These sketches were very “quick and dirty”. I worked small and focused on the broader shapes. To keep myself from getting bogged down in the details I used real paper with real makers, which meant I couldn’t fix my mistakes or fuss around. Then I limited myself even further by using only one black marker and one grey marker.  I worked small and fast, studying the composition and lighting to figure out why each shot worked on it’s own as well as why they all worked together as a whole.

Below is the full title sequence followed by three pages of my sketches. Each page reads top-to-bottom instead of left-to right. The clip itself is actually quite long. To sketch the whole thing would have required hundreds of boards. I’m happy that I had enough free time to get the first scene down. Maybe in the future I’ll find time to do the rest.

Animation for “What’s In The Bible?” Vol. 6

A new promo has just been posted for volume 6 of What’s In The  Bible?, an ongoing project from VeggieTales creator Phil Vischer. It’s a terrific series that uses a combination of puppets, live action, and animation to walk through the Bible step-by-step re-telling the stories, explaining their significance, and answering tough questions. There’s a good balance of humor and depth that should appeal both to kids and adults.

At the end of this promo is a cartoon singing choir which was designed and animated by Yours Truly.

What’s In The Bible? is available on DVD or as digital downloads (full episodes and smaller bite-size segments). More info at the official website.

Who Really Created He-Man?

As a freelance toy designer this looks fascinating to me. It’s a trailer for Toy Masters, an upcoming documentary about a long-running dispute over who should get the credit for creating He-Man and the whole Masters Of The Universe juggernaut. It’s clearly a low-budget effort but judging from the trailer there will be a good mixture of conflict, nostalgia, and insights about the toy biz. More than enough to hold my interest.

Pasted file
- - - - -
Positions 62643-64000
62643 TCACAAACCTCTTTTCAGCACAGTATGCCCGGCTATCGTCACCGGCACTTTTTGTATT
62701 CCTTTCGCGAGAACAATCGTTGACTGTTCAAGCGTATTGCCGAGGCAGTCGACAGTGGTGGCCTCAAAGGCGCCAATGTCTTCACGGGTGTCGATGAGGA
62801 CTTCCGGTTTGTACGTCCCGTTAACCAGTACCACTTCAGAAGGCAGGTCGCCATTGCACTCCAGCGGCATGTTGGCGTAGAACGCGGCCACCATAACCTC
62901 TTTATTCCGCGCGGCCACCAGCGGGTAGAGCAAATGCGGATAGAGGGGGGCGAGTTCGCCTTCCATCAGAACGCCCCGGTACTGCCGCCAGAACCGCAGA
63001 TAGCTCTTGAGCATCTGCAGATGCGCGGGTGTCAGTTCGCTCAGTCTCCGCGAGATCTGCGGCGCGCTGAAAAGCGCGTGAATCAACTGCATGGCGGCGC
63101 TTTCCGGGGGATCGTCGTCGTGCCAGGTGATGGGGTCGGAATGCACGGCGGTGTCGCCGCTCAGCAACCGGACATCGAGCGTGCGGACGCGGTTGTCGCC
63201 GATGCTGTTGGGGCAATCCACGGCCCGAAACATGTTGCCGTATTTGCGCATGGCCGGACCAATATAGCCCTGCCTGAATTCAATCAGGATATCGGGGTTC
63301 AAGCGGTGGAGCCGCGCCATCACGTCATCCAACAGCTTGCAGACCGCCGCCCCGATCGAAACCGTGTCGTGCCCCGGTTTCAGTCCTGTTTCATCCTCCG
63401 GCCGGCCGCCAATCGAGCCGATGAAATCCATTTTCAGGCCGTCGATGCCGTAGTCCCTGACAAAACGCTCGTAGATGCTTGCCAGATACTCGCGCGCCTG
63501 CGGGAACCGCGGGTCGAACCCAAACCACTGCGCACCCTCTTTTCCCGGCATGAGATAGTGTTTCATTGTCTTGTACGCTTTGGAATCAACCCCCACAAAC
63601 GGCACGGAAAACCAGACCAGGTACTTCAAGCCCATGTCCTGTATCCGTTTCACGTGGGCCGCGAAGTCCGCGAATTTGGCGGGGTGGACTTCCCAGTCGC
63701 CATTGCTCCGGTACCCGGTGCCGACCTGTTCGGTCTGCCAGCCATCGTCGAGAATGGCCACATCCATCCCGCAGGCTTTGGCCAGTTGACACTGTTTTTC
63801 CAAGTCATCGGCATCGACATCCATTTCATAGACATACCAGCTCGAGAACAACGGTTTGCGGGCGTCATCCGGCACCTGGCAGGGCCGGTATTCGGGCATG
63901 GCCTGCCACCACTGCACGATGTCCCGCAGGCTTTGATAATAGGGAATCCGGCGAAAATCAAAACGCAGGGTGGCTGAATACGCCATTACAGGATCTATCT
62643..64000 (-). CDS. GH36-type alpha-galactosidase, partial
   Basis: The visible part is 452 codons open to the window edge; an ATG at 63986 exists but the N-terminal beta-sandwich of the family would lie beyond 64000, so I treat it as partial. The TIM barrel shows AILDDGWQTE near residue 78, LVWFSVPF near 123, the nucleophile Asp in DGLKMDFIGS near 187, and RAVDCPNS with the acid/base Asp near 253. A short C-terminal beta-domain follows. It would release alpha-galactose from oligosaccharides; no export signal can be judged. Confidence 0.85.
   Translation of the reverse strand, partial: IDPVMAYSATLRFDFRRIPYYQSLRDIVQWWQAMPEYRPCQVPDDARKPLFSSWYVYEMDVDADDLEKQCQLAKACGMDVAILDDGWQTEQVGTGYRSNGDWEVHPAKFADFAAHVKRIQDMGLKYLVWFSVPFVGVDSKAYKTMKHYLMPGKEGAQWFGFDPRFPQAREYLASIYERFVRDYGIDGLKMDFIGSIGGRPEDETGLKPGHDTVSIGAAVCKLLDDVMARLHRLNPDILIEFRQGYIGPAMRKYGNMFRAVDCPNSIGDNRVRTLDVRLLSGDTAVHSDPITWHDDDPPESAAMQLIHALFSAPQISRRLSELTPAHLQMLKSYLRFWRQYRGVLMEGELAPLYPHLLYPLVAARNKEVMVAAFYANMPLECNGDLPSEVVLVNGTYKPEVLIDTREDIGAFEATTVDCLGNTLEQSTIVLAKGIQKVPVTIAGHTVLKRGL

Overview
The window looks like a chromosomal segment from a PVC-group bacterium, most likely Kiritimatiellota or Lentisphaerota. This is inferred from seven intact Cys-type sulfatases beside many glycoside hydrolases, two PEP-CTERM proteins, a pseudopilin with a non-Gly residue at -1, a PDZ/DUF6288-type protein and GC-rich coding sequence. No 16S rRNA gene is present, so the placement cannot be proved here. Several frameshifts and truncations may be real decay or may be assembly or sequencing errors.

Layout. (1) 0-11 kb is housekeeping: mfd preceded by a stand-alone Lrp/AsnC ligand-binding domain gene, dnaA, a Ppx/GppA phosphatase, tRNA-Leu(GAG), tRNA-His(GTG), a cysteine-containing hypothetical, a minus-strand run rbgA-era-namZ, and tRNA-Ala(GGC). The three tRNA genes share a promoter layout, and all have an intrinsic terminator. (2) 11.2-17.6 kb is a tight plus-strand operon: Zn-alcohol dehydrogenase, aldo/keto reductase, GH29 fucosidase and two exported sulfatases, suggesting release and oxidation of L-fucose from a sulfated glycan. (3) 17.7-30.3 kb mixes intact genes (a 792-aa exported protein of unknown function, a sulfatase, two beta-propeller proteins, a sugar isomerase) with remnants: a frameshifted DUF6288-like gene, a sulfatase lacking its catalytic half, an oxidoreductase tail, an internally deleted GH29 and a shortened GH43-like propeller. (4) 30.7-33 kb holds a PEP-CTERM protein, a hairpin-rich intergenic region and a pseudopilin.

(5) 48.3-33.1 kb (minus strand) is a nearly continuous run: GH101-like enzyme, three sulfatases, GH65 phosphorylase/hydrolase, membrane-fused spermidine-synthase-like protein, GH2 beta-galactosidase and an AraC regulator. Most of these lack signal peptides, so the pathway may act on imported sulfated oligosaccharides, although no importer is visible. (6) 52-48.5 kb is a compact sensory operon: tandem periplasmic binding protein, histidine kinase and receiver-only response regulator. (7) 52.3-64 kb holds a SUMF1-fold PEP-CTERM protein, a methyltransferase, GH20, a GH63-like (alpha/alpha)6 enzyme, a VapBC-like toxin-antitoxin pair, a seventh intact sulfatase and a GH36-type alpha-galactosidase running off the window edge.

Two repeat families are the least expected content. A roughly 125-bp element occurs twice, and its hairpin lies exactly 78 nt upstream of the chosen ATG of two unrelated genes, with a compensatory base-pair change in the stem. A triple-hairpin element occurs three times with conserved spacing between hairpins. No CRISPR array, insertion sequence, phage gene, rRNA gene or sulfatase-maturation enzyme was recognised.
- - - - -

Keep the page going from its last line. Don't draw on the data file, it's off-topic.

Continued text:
This rough sketch actually represents two new things for me: First, I’ve joined Ustream and have my own channel which I’m calling “SketchyCam Live!”. I started this drawing during tonight’s inaugural broadcast. I’m still experimenting with Ustream so it’s nothing fancy. Just me turning on the camera whenever the mood strikes, which hopefully will be at least once a week. There are still a lot of kinks to work out (audio problems for one) and I don’t have a formal schedule. But if you follow my studio on Facebook or Twitter you’ll see me announce whenever I’m flipping the camera on. Feel free to tune in and join the chat while I sketch.

Second, I thought I’d use this sketch to try a new coloring technique. Instead of going straight to color I painted the whole thing in grayscale and then laid some light color washes over the top. It’s an old painting technique that goes back hundreds of years but one that I haven’t dabbled in since college. One advantage of this method is that its much easier to figure out your value range (lights and darks) without color getting in the way. The danger is that either the colors will get muddy if you lay them in too lightly, or if you lay them in to opaquely they’ll completely obliterate the value scheme underneath. I’m sure there’s a way to avoid both problems in Photoshop which I just haven’t figured out yet. Either way its just refreshing to do something painterly for a change.